They’re calling it a calculated move — with bad calculations!
Brooklyn Bridge Park honchos slammed local activists who claim the waterfront paradise is flush with cash and doesn’t need any more development to fund its maintenance, accusing them of using bad math to mislead the public.
The bigwigs fired the accusations at the Brooklyn Heights Association’s recent claims that the green space is undervaluing its long-term real-estate revenue by millions — the crux of an forthcoming court battle between the two over planned luxury housing towers at Pier 6 — and advised the civic group to drop its crusade and fall into line.
“The latest BHA submission follows the pattern of all previous attempts to dispute the need for the Pier 6 development: basic arithmetic errors, cherry-picked data, misleading conclusions, and wrong assumptions,” the park’s brass wrote on its site. “Now is the moment for the BHA to return to its roots as a respectable civic leader that similar organizations across the city can emulate.”
The Heights Association used new Department of Finance valuations on developments in the greensward to estimate a $300-million disparity between what the park has projected it will reap in taxes on park properties over the next 50 years and how much it actually stands to make — for example, the park valued its ritzy Pierhouse condo project at $147 per square foot, when the association estimated it was more like $230.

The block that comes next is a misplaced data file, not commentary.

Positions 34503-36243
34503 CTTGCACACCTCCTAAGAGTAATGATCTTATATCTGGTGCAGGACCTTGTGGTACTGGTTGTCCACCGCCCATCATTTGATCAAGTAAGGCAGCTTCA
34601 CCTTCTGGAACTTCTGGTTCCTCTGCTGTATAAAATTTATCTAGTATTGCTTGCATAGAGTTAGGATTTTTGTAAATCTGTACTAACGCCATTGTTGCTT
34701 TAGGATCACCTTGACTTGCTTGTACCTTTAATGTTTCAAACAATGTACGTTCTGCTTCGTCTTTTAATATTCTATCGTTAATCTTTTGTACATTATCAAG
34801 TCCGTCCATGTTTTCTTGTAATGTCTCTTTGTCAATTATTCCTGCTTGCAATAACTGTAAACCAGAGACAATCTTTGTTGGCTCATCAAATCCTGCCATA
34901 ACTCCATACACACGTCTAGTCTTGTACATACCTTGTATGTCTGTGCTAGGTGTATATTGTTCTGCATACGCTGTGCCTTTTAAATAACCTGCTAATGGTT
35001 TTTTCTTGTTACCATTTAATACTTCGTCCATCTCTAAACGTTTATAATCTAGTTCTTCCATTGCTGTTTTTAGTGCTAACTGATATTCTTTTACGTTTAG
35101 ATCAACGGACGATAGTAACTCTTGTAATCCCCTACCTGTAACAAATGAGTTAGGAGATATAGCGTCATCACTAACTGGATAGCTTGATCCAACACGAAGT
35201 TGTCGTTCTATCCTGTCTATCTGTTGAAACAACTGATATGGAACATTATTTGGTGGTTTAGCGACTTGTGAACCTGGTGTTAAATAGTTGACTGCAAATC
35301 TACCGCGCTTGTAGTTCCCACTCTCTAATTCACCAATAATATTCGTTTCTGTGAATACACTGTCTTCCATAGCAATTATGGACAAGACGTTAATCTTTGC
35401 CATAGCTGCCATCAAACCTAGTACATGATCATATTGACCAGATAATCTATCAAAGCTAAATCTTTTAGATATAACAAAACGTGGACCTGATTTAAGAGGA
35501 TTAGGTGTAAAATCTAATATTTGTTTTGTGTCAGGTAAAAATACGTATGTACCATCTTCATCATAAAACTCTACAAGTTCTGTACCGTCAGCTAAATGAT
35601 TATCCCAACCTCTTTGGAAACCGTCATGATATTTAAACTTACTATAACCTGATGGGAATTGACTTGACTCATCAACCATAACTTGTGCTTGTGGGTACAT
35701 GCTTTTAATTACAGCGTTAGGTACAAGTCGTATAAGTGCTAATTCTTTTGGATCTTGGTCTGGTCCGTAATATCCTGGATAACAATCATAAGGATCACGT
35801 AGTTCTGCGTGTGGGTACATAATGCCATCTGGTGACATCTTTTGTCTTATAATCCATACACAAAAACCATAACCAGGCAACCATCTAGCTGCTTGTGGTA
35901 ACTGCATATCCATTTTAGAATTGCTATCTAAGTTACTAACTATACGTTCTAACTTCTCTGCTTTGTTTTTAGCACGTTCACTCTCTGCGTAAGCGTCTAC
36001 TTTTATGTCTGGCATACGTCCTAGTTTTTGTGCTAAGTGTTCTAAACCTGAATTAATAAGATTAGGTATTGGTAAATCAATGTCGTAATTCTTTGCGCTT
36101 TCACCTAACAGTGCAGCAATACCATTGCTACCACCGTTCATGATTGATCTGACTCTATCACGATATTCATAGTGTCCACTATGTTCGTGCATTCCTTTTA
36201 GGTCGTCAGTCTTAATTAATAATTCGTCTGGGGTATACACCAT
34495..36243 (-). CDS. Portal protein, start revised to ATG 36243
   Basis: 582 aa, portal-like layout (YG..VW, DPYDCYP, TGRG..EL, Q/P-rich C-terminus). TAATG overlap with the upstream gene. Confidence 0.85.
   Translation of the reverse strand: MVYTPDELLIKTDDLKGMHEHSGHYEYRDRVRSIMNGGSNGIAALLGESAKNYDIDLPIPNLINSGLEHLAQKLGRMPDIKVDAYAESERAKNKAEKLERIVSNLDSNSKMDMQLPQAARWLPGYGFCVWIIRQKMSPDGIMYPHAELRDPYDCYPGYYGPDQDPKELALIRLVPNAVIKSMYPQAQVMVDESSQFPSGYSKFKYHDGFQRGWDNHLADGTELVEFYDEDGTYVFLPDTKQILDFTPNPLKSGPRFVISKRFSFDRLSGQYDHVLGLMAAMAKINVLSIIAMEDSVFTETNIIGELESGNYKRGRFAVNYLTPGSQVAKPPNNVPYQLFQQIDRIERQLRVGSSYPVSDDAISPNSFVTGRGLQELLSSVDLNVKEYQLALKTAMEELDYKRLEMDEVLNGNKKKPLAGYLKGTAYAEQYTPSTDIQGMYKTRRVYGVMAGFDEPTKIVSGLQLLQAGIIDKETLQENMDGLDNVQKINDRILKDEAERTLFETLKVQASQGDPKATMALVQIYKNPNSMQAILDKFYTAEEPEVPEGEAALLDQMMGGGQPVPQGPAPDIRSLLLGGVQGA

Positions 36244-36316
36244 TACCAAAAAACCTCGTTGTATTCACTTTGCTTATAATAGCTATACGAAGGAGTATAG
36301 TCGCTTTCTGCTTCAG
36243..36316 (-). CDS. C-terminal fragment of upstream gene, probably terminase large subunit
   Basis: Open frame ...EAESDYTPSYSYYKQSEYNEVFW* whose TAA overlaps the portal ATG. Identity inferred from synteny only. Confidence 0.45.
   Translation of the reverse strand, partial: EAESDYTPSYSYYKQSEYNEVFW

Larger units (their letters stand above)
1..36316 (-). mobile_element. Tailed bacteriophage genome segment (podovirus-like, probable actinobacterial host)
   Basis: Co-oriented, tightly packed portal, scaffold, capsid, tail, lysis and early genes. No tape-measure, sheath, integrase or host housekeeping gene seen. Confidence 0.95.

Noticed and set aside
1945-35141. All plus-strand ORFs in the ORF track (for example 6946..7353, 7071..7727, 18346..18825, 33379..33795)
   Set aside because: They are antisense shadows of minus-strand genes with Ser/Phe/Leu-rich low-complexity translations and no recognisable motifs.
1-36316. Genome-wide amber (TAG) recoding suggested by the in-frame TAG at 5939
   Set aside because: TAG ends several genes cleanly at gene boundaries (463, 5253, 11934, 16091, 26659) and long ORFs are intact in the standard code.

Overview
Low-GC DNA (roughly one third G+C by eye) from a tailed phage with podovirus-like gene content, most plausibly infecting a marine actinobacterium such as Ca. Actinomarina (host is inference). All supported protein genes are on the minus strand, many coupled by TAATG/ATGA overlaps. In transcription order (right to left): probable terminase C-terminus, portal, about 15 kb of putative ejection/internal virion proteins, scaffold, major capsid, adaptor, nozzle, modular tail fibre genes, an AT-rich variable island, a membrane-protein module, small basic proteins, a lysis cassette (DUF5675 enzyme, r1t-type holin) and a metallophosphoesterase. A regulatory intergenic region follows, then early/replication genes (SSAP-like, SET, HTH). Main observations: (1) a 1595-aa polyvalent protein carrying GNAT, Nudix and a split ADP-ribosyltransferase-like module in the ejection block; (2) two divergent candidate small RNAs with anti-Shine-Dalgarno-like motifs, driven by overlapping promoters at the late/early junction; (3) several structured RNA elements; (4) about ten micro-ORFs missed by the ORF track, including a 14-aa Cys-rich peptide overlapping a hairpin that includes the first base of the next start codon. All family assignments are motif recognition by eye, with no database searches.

The park responded that not only is the civic group wrong — a letter from the agency clarifies that it is actually valuing the under-construction building at $178 per square foot for 2018 — but that its argument is moot, because the meadow needs $95 million from the Pier 6 project right now to bug-proof the timber piles that hold up the park over the East River from wood-eating crustaceans.
“DOF’s recent valuations have no bearing on the need for the Pier 6 development to fund the preventative maintenance of Brooklyn Bridge Park’s marine infrastructure,” the park’s lawyers wrote in a submission to the court.
But the locals are standing by their argument — and their arithmetic.
The park’s board members still haven’t approved the payment for the preventative work, argues the civic’s lawyer, but even if they do, he’s not convinced all the cash from the towers is needed right now — the work could be done over several years, or the park could borrow against future revenues to cover the cost, he said.
“The board has never actually made that judgement — much less relied on it to justify its vote to approve the Pier 6 towers,” said attorney Richard Ziegler.
He acknowledged the civic group’s calculations on the Pierhouse’s per-foot value don’t match those provided by the Finance Department — but claims that it is just a “sideshow.” The total value of the building is the only number that matters in the end, and the agency currently puts it at $376 million — compared with the park’s projection of $289 million, he said.
The park’s head honcho also acknowledged its forecasts were under, but argued that is a good thing — claiming it is always his goal to make conservative estimates so the park doesn’t run out of money.
“The reason this model was adopted to make sure we have funds to maintain this park, so we always wind up coming in slightly under what the Department of Finance,” said interim president David Lowin.
The park argues the $376 million figure is the irrelevant one, because there isn’t always a direct correlation between market value and tax — caps on increases, abatements, and other factors play in — and you can’t predict the future on a single year’s valuation of an under-construction building alone.
Ultimately, a judge will unravel this wonky debate and decide which party is correct. The two sides are set to face off in court on March 22.